Authorities said they were stopping all outgoing flights from terminal D until the man is found, and Delta spokesman Anthony Black said takeoffs should resume around 7 p.m. Inbound flights were not affected.

Passengers were allowed back into the terminal at around 5 p.m., and everyone was in the process of being screened again, said TSA spokesman Darin Kayser.

Friday, March 03, 2006

Abdul again has airplane issues

Paula Abdul, a judge on "American Idol," won't get high marks from her fellow airline passengers, and she might be hearing from Homeland Security officials.

According to an Abdul spokesman, the former pop singer and dancer was running late Thursday, trying to make her Southwest flight at McCarran International Airport, when a group of fans mobbed her.

A Southwest representative at the scene whisked her through a back access, bypassing security, and onto the Los Angeles-bound plane.

However, upon arrival in Burbank, it was announced that security had been breached, and no one could leave the plane until the re-screening process was completed.

Abdul, whose six No. 1 hits included "Rush, Rush," was trying to make the flight so she wouldn't miss Thursday's live "Idol" show.

A Southwest representative who was asked to respond did not return a call by deadline.

In January, two employees at the Silverton accused Abdul of having them fired from their graveyard-shift jobs because she says they caused her to miss a flight.

Thursday, March 02, 2006

NTSB: Pilot Error Caused Flight Attendant To Be Sucked From Plane

FORT LAUDERDALE, Fla. -- Federal investigators have concluded that pilot error led to an American Airlines flight attendant being sucked out of a plane during an emergency landing more than five years ago, killing him.

American Flight 1291 took off from Miami for Port-au-Prince, Haiti, with 121 passengers on Nov. 20, 2000. During the emergency descent back to Miami, there were pressurization problems, and the captain ordered the evacuation, according to the National Transportation Safety Board.

When the plane was on the ground, flight attendant Jose Chiu, 34, of New York, struggled to unfasten the front cabin door, and it exploded open. He fell two stories to the tarmac.

NTSB investigators concluded that pilots had not used a manual control to depressurize the plane. As a result, excessive pressure built up in the cabin causing the door to suddenly open.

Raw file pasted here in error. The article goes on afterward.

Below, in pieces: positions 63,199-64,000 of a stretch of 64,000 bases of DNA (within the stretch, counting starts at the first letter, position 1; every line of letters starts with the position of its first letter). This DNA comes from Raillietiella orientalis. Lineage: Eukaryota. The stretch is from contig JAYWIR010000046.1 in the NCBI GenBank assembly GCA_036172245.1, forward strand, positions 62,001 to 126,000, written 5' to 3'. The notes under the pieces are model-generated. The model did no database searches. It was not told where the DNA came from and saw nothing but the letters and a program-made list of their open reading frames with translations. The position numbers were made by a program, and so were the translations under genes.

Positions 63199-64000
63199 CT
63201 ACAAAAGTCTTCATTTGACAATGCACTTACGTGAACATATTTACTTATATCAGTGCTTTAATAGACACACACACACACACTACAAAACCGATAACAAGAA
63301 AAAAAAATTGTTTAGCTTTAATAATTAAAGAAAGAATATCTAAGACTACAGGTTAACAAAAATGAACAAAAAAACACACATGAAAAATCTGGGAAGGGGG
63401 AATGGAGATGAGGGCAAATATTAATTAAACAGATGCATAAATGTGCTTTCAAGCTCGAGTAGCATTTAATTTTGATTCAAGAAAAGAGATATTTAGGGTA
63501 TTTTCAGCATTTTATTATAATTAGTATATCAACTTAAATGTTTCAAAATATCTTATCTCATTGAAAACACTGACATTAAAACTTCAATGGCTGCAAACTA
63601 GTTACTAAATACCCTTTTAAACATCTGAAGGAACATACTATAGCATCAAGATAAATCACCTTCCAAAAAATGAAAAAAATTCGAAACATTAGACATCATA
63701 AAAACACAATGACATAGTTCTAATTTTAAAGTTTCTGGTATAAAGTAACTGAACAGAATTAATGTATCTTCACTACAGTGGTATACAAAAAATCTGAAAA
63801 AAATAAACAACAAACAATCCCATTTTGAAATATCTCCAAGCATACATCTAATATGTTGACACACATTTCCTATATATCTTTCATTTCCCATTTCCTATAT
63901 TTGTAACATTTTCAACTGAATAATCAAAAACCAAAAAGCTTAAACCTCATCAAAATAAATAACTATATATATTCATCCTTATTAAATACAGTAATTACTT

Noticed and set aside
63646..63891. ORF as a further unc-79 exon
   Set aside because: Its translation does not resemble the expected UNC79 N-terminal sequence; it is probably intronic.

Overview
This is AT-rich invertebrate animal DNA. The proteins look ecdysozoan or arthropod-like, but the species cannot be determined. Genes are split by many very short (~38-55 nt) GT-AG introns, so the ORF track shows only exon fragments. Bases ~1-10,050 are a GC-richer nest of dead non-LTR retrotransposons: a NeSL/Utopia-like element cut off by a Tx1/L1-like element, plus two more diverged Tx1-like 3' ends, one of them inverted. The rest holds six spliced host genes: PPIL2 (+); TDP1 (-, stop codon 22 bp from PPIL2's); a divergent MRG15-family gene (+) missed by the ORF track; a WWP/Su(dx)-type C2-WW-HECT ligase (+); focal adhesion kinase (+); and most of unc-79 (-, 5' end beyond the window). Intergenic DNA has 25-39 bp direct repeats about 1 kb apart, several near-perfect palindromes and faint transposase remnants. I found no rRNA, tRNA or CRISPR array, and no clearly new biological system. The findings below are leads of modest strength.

The accident investigation was completed three years ago, but the "probable cause" statement was not released until Wednesday because of a Web site glitch, said NTSB spokesman Paul Schlamm.

"It was an extremely isolated and rare incident," said Tim Smith, spokesman for Forth Worth-based airline said Thursday. "We changed both our training and our procedures as a result of the situation to make sure people followed the procedure to avoid this happening."

Smith said the airline doesn't believe any other flight crew has failed to depressurize a plane since the accident.

Wednesday, March 01, 2006

Last year, airlines lost a million more pieces of luggage than the year before.Millions of Americans believe that the overhead bins are a safer bet than the baggage hole.

The transportation department backs them up in a new report which says 2005 was the worst year for wayward bags since 1990. For many travelers their first stop after landing is the lost luggage line. The reasons are that travel is up, airline staffing levels are down and security is tighter.

As a consequence the number of bags lost by US Airways for example rose a whopping 80.5% over 2004, Southwest 26.9%, American 25.2% and Delta 37.1% or 573,419 bags lost in one year. To be fair to the airlines all these loses amounted to fewer than 10 complaints for every one thousand customers....
'We're Going To Crash!'

A stewardess caused panic by repeatedly screaming "We're going to crash" when a packed plane hit turbulance.

The Virgin flight hit bad weather three hours into a journey from Gatwick to Las Vegas.

Some passengers were sick and others thrown from their seats as luggage, drinks and trays were tossed around.

Those using the toilet at the time were stuck in the cubicle while others prayed and cried.

And their ordeal was intensified by the screaming stewardess.

Passenger Paul Gibson told The Daily Mirror: "She began screaming every time the plane shook.

"She shouted at the top of her voice, 'We're going to crash! We're going to crash! We're going to crash!"

The un-named woman - in her mid 20s - also lobbed sick bags across the cabin when poorly passengers screamed for more.

Crew members say it was the worst turbulance they had encountered.

A spokesman for Virgin said no complaint had been received.

"Turbulance can be a very frightening ordeal," he added.